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Google’s Knowledge Graph Comes With Mobile-Specific Capabilities

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Google announced the launch of the Knowledge Graph today. To make a long story short, Google will show boxes in search results pages with info it thinks there’s a good chance you’re looking for, for certain queries: andmarks, celebrities, cities, sports teams, buildings, geographical features, movies, celestial objects, works of art, etc.

Here’s a video Google out out, which will give you a better idea:

The Knowledge Graph comes with some mobile-specific features for smartphones and tablets.

“On wireless networks and on small screens, every page load and every pixel matters when it comes to speed and ease-of-use,” says Engineering Manager Junyoung Lee. “So we strive for efficiency and try to make the most of touch-based interactions when integrating information from Knowledge Graph into our mobile and tablet search experiences.”

“For example, say this fall I’m heading to Chicago for a friend’s wedding, and I’ve heard I should check out Millennium Park while I’m in town,” adds Lee. “A quick search on Google brings up Knowledge Graph information embedded within the results. This initial peek shows what people are often interested in about Millennium Park. Tapping or swiping on the content from the Knowledge Graph instantly shows me more useful information. I can see if there’s an event going on while I’m in town, and get some ideas for other Chicago attractions I might want to visit based on what other people have searched for on Google.”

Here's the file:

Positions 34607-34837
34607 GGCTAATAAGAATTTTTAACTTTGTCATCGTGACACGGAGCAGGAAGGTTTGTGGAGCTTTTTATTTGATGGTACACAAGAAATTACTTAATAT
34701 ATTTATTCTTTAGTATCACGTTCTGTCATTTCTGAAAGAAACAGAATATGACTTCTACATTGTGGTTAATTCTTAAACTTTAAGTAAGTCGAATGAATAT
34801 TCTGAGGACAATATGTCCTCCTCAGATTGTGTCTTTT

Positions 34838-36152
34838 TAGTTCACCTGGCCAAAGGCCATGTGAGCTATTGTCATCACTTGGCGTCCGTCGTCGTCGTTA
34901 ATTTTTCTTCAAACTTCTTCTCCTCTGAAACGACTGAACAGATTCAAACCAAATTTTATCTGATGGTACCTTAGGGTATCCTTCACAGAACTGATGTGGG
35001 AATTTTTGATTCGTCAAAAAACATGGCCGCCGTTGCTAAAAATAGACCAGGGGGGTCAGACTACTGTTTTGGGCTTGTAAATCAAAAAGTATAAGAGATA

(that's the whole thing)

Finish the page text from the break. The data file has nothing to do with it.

Knowledge Graph on Tablet

Tablet Version of Knowledge Graph

Users can swipe through images and get more content, and there’s a “ribbon” at the top of the SERP, which the user can also swipe and tap to distinguish which version of a certain query they’re looking for. Google gives the example of “andromeda,” which could mean the galaxy, the TV show or the band. The ribbon would let you select which one you wanted.

Google talks about the Knowledge Graph as a way for it to get smarter about providing the right things people wish to see, though with features like the ribbon (and a similar feature on the right-hand side of the desktop version), users can still provide their input to help Google figure it out.

The mobile features are rolling out to “most” devices running Android 2.2 and above and iOS4 and above. On Android, Knowledge Graph features will appear in the browser and from the Quick Search Box. On iOS, it will appear in the browser, but not yet in the Google Search App, though that’s coming soon, according to Google.

Google’s Knowledge Graph Comes With Mobile-Specific Capabilities
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